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Schadenfreude: world crises must wait – we’re still busy nominating our European leaders

Eurocracy is packing its bags for the “grand retour” and meanwhile the political masters are girding up to complete the business they left unfinished, writes Schadenfreude, our secret columnist in Brussels.

They have to find a new President for the European Council. This job used to rotate among the Member States but the Great(?) and the Good (??) decided that it would be more balanced to have a neutral leader.  It is still an open question whether this change was an improvement. Most recently it has been troublesome to find a newcomer. The unofficial job description says he or she should have held high political office, should know their way around the Brussels complex but should not have a label to suggest that they have prejudices, a word which means fixed political opinions. The principal attribute is that the new President should be a fixer who can find points of convergence among the positions taken by the Heads of State and Government.

Plus:  each leader has to persuade President Jean-Claude Juncker that the man or woman they are nominating to be a Member of the new European Commission should be given one of the heavyweight jobs rather than one of the sinecures. The expectation is that the nominee should already have a political reputation and some experience of the workings of the EU. The British, however, have used different criteria, which the European Parliament, which has to vote in the new Commission, has already criticised.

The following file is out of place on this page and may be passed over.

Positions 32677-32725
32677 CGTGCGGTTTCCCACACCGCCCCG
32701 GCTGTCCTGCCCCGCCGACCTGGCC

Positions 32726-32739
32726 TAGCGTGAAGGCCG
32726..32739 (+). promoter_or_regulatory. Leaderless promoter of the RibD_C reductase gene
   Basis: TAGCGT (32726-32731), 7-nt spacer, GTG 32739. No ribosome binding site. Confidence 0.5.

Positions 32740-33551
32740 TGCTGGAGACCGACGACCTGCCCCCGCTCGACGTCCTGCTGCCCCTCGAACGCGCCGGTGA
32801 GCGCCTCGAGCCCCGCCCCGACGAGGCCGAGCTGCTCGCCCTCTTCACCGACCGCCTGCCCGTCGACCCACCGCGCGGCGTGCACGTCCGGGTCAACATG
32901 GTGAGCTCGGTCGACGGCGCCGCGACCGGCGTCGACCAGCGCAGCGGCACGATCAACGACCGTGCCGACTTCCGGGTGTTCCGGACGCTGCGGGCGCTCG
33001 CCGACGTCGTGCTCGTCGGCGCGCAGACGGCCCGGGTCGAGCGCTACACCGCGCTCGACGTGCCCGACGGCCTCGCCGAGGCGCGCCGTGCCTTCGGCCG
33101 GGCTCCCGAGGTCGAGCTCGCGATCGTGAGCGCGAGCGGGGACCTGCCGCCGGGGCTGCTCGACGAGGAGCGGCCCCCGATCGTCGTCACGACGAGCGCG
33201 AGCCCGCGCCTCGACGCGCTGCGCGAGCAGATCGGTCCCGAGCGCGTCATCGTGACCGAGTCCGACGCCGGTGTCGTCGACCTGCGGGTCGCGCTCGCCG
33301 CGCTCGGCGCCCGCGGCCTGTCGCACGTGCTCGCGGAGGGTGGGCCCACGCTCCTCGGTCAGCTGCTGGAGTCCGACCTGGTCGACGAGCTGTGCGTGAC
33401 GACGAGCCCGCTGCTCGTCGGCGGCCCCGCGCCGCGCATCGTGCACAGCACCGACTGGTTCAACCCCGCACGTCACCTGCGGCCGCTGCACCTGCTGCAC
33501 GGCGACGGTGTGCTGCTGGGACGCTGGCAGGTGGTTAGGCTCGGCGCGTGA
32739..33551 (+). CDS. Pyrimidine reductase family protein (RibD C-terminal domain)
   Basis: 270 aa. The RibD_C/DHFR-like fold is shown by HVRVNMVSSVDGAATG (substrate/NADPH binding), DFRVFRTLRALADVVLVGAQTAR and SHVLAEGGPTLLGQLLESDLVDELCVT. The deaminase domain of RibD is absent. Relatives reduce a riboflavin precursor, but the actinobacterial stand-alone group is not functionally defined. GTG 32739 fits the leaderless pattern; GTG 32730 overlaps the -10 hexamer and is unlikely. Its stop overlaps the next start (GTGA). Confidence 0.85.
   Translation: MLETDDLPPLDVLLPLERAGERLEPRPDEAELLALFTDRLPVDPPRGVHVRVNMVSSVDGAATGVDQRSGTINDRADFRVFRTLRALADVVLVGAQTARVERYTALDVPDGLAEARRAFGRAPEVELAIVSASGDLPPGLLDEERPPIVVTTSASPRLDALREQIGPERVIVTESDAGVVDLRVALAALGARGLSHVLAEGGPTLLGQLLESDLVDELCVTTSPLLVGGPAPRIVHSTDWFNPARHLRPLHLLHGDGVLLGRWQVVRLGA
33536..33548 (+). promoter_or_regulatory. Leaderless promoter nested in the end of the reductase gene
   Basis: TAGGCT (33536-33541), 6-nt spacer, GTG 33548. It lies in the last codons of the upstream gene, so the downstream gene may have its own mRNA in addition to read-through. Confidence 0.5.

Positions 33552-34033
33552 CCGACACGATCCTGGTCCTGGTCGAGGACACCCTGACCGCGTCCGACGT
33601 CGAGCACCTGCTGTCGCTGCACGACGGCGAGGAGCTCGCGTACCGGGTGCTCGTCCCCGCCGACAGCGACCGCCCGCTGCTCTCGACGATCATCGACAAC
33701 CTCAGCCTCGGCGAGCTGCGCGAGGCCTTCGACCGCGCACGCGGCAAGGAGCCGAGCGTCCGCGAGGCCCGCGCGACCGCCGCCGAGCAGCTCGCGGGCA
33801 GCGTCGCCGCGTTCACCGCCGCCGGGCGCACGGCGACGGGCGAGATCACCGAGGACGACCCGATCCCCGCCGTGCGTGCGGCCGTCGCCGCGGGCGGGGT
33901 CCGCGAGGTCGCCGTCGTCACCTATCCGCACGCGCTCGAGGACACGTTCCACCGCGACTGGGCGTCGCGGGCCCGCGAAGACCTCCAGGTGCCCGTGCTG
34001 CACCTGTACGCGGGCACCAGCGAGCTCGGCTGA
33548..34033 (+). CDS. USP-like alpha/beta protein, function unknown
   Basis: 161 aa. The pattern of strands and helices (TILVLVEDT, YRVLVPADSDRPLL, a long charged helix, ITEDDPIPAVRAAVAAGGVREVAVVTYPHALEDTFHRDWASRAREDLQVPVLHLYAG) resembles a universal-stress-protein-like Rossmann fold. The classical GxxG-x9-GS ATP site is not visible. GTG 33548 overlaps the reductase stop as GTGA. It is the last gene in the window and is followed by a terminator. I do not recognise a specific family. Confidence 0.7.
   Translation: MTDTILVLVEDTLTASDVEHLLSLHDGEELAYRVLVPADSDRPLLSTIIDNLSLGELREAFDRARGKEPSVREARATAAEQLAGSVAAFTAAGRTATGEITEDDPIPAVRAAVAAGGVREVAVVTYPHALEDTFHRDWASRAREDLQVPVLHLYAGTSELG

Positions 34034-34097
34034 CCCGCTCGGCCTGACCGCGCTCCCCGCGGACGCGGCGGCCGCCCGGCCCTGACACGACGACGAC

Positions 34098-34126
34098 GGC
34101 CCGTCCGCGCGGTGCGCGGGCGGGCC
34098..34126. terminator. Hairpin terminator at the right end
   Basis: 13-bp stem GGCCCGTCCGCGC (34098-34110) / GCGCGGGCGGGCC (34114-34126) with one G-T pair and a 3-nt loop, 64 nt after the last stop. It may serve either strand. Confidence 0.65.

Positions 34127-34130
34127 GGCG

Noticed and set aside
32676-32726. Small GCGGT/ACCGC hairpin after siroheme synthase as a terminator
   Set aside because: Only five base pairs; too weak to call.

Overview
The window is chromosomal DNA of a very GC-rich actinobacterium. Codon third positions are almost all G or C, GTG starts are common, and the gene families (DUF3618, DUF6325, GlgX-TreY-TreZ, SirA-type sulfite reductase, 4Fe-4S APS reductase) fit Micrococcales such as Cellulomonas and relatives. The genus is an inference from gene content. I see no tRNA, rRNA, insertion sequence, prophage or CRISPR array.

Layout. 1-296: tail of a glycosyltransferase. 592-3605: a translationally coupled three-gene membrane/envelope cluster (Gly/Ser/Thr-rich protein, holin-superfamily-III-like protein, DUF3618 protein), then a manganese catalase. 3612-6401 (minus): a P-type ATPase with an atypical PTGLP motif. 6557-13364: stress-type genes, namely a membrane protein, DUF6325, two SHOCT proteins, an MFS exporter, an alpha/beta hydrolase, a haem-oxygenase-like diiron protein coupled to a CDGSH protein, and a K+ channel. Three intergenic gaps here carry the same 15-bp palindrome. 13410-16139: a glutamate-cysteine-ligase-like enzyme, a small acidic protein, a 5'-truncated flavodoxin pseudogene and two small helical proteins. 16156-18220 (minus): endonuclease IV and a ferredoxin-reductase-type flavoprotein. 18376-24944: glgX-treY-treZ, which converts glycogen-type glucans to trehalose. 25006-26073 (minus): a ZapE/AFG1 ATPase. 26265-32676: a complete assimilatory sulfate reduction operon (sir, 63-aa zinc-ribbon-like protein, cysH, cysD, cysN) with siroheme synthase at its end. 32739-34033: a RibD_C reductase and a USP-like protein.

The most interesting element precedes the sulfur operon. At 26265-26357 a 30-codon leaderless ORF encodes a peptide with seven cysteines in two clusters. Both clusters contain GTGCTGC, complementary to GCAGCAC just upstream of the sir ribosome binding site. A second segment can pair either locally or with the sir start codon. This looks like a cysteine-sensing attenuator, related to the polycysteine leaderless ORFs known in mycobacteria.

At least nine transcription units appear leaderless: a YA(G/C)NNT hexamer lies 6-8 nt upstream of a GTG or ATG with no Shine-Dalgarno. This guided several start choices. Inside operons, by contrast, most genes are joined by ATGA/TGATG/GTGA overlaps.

All this done and dusted, the European Union has to get down to the Reform (capital r) which everybody seems to want but which comes in different varieties. The British want to repatriate powers and make a new “balance of competences”, so far unspecified. They have won recognition that “ever closer union”, the hallowed doctrine, does not mean that all do the same thing at the same time. (Nothing new there -‘twas ever so). Others want the monetary union to work, which broadly means that Germany should stop being so markedly more successful than the rest.

Meanwhile the EU has characteristically nothing much to day about Israel and Hamas bombing each other, or about the fighting in the Ukraine, with its international consequences, especially in airspace. First things first.

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